Fears raised over safety of new Waterlooville centre ramp

(l-r) Andy Bundy and Fred Dunford. Picture: Allan Hutchings (143032-360)
(l-r) Andy Bundy and Fred Dunford. Picture: Allan Hutchings (143032-360)
From left: Nick Tutton of CBRE, Guy Jackson of Lambert Smith Hampton, Tom Hughes of Canmoor Developments, Portsmouth City Council leader Donna Jones and Robin Dickens of Lambert Smith Hampton. Picture: Polymedia

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A NEW pedestrian ramp aimed at joining the older and newer parts of Waterlooville has been criticised by disabled people.

Members of Havant Area Disability Access Group have questioned the design of the huge ramp off Maurepas Way that leads down to the retail parks.

The structure has been built using developers’ contributions as part of the new Sainsbury’s development.

But Andy Bundy, secretary of Havant Area Disability Access Group, said: ‘There’s two parts of a continuous ramp, which although very shallow, are very long with no resting or stopping points.

‘So if you lose control of a manual chair, you’ll end up against the bottom of each section in a not very pretty state. The total length of the ramp is 185m, which is a very long walk if you are pushing a wheelchair or even if you are an elderly person with a walking stick.

‘It’s just not very well thought-out and not very considerate of disabled people or the elderly.’

Mr Bundy, 44, from Purbrook, was also concerned that the ramp is shared by cyclists and that disabled people were not properly consulted about it.

‘Cyclists on a ramp will go much faster, especially with the 180-degree turn at the bottom,’ he said.

‘If they take that at speed, they may not be able to see a disabled person coming the other way.’

Fred Dunford, 66, of Beaconsfield Road, Waterlooville, who uses a manual wheelchair, struggled to get up the ramp.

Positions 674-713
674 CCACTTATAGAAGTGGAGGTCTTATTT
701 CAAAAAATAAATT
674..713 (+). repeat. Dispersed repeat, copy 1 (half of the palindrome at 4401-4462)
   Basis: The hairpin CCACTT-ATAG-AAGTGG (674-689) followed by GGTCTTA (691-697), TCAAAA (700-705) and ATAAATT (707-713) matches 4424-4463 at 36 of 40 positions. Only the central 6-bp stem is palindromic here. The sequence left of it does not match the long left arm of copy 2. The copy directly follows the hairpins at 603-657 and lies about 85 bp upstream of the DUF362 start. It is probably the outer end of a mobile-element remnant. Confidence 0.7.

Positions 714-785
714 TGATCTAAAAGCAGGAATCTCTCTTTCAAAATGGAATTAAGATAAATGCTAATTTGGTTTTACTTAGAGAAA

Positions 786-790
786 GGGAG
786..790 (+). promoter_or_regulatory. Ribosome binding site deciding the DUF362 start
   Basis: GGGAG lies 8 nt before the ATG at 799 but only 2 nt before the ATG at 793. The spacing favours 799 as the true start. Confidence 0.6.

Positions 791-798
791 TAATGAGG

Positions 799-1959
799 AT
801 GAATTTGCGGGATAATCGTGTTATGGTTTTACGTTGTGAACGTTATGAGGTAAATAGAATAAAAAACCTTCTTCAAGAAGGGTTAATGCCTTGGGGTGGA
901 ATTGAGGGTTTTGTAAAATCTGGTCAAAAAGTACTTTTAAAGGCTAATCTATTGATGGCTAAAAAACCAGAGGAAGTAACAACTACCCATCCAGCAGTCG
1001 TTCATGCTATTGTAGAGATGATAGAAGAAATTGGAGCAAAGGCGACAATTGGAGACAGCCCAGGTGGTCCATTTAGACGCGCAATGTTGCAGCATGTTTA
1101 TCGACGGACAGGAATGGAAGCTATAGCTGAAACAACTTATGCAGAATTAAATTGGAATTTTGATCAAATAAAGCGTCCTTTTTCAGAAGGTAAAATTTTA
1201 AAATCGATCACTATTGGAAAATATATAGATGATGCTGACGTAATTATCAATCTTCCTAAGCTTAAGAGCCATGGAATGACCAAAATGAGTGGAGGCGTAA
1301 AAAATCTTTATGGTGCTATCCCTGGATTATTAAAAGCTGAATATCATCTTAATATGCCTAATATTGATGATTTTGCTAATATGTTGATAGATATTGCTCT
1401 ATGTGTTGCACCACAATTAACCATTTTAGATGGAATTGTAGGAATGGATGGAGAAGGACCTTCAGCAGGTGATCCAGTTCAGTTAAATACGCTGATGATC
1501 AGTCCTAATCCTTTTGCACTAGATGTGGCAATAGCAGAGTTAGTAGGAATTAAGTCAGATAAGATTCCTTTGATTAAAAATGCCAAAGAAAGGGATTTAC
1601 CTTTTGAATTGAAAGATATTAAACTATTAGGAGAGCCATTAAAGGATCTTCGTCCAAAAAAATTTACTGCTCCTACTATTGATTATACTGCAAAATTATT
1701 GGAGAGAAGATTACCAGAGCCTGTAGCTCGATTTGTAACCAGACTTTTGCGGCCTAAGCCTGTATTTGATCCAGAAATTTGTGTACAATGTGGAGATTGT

He said: ‘It’s badly designed. The main thing is it could have done with some flat areas. It needs some resting places.

‘I am quite strong but people walking with a walking frame or stick, they need a rest.

‘I can do it, but it’s hard work. People will struggle.’

Val Hartridge, 78, from Cowplain, chairwoman of the group, said: ‘It’s a very good slope – I actually think it’s quite reasonable. But at the end there is no footpath connecting it with the shops.

‘The slope is reasonable but if I was a bit older then I think I would find it hard work.’

Councillor Seán Woodward, who is in charge of transport at Hampshire County Council, said: ‘I am sorry to hear that some people are unhappy with the new walkway which connects Sainsbury’s with Waterlooville town centre.

‘The walkway was built as part of the planning permission granted to Sainsbury’s by Havant Borough Council.

‘As the highway authority, the county council was responsible for approving the design and overseeing the construction. I can confirm that the walkway was designed in accordance with the highways design standards. As the gradient of the ramp is flatter than one that requires rest points, they were not included in this design. The walkway is also wide enough to accommodate shared use, so that cyclists, walkers and those with disabilities could all benefit from the walkway, however I would remind all users to be considerate to others.

‘The Havant Area Disability Access Group has been invited to meet our engineers to talk through any issues they may have to see if we can make using the ramp as easy as possible for them.’